First some concept art. Amazing how big the lift hill looks for only being 100 feet tall.

The beginning of vertical construction. To the left is the bottom of the first drop.

The lift hill takes shape. Notice the lack of structure on the main lift? Wooden structure had to be added a few years after the fact.

Looks like Santa showed up to help with construction too!

Timber Wolf, as far as I am aware, is the earliest opening coaster in park history, having an official opening day for April 1, 1989. However, the "unofficial" opening was the day before and from my limited knowledge was part of a radio promotion. (Someone please correct me if I a wrong!)

Lets take a trip back then to March 31, 1989.

I REALLY like this photo. Not only can you FEEL the excitement, (it reminds me in some ways of May 1, 2009)

As familiar as it seems there are so many things in this photo that are different from the way they are now too. First off we have three of the themed characters, Sam Panda, Daniel Coon and PJ Panda leading the procession. Up front is also a park ambassador. Now this is somewhat personal, but I love the fact that he is wearing the same uniform that I wore when I first worked at the park a few years later. Red shirt, blue shorts (or pants) and red handkerchief around the throat.

Behind is the crowd headed for a ride on the Timber Wolf, and behind that is the Scandinavian section, complete with Gypsy wagon :) If you look in the VERY back you can even see Tot's Yachts (Boat Tank then) in the very very background. Fjord Fjarlene wasn't there then, it was the River City Rampage in Americana.

You have to wonder what prompted the General Manager at the time, John Hudacek to wear a sky blue suit. John Hudacek was the last GM of the Hunt Midwest run, he was replaced by Daniel Keller in 1995.

There's Jack Steadman, helping cut the ribbon of his newest baby.

The VERY same year Timber Wolf went on to further Worlds of Fun history, it was rated #2 in the world! Timber Wolf would rank #2 in 1990 too. At the time the park considered that they had reached the pinnacle, especially with another Curtis Summers/Dinn opening the next year (1991), Mean Streak. Timber Wolf would exceed everyone's expectations and hit this landmark...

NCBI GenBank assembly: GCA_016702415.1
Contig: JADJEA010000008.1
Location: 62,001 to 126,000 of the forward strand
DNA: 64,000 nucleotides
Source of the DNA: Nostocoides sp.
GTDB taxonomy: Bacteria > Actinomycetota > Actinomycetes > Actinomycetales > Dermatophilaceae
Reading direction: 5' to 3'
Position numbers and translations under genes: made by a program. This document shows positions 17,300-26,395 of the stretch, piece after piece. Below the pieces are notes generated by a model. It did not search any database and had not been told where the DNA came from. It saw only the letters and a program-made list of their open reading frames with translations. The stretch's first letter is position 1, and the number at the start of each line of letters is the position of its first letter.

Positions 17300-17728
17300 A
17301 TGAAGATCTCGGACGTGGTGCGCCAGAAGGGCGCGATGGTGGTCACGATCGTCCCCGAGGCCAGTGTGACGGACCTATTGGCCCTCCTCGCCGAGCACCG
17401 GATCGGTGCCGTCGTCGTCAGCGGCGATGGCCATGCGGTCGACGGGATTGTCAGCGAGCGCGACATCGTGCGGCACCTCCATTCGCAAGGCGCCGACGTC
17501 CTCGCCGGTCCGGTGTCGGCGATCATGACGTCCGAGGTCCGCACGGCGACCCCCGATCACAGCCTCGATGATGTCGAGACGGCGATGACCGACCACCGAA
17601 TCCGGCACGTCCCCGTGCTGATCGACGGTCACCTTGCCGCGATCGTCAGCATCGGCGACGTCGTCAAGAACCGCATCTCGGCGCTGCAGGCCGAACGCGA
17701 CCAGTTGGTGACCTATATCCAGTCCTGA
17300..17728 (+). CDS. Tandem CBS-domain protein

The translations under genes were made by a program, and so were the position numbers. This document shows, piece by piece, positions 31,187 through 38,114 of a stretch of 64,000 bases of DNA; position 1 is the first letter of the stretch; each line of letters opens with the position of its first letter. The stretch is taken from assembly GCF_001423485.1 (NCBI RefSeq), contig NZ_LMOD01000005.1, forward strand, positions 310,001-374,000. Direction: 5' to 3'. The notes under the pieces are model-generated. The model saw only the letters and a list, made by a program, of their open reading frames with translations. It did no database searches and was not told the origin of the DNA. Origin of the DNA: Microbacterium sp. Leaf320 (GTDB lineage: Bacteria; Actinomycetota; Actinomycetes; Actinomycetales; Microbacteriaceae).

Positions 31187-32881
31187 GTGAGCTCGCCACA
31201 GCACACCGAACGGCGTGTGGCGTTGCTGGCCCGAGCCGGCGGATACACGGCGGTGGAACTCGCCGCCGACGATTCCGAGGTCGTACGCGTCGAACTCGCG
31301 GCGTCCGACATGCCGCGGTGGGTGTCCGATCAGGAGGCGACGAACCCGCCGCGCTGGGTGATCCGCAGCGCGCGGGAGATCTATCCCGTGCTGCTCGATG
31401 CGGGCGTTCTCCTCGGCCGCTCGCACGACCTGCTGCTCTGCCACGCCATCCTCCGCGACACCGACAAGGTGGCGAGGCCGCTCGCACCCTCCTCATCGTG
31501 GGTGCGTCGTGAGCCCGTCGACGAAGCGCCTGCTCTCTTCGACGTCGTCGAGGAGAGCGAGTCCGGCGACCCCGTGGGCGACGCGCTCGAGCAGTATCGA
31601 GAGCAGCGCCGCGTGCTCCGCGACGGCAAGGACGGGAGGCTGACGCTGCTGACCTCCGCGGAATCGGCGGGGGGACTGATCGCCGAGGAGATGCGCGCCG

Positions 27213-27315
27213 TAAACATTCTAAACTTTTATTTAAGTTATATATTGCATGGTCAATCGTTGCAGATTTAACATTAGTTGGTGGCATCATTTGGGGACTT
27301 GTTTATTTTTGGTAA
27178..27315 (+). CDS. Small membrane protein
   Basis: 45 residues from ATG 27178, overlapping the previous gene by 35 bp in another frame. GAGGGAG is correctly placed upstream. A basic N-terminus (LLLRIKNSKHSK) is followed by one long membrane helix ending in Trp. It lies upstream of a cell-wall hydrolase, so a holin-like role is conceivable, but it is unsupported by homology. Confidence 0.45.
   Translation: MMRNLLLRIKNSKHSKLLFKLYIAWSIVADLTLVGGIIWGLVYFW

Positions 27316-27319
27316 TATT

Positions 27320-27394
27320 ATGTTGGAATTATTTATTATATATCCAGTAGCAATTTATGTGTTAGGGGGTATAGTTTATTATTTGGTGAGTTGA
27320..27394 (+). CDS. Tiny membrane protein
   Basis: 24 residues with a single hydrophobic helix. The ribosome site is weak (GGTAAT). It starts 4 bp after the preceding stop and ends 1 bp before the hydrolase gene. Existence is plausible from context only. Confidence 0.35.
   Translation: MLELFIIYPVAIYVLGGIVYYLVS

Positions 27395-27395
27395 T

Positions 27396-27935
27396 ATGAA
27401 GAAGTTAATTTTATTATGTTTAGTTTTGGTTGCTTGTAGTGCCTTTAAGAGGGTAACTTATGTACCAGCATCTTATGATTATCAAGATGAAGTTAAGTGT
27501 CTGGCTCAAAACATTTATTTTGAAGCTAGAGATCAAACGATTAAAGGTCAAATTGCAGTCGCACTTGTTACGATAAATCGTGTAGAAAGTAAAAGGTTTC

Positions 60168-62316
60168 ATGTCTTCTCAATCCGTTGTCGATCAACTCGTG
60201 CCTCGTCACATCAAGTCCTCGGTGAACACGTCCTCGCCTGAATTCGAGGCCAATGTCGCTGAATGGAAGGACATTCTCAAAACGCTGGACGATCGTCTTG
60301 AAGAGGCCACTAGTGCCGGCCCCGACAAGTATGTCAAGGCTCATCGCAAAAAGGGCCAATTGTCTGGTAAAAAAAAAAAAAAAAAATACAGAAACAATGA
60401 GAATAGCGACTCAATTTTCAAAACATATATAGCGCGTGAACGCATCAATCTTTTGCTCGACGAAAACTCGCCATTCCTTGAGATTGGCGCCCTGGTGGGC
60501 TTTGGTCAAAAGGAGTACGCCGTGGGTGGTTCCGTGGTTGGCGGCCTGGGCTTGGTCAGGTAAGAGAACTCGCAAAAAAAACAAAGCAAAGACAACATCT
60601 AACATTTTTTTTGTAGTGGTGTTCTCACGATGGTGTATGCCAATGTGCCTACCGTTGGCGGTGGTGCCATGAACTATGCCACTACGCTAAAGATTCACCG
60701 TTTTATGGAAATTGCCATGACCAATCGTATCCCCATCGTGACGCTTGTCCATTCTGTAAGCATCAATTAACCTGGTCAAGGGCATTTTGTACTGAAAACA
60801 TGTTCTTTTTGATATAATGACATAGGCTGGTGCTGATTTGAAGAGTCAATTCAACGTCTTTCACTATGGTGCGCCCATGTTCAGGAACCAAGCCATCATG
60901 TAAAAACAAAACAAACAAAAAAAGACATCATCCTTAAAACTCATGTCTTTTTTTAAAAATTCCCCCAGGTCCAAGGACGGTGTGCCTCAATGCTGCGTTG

#1 in the world!!!! I personally loved this sign, it stood at the corner of Worlds of Fun Ave and Parvin Rd for many years.

So GM John Hudacek goes from a blue leisure suit to wolf ears? Seriously if you see a pair of these babies on Ebay snatch them up. Also, has anyone noticed a trend in GM's with mustaches and Worlds of Fun coasters?

I have no idea who these people are (probably ACER's) I am including it as it shows the original restraints. A single lap bar, a single seat belt. Quite different then what we have today.

Look ma! No trim brakes!

I figured I would end with another commercial break. This one from 1990! I think there are a few people around here that may have been in this commercial. If you were let me know!


Todd said...

Excellent Report!

I would really love if the park would start selling those hats again.

Slarti said...

LOL! I remember that first commercial! Scared the snot out of me at the tender age of 12.

Mike Koder said...

If I remember correctly the March 31 day was a media preview. I worked there that day, I was on the Cotton Blosson, as they had most of Americana open for the event. WOF was good at media previews, I remember working a game on Beat Street and having many TV anchors play (for Free) when they opened that section (Rockin Reeler, and Skyliner).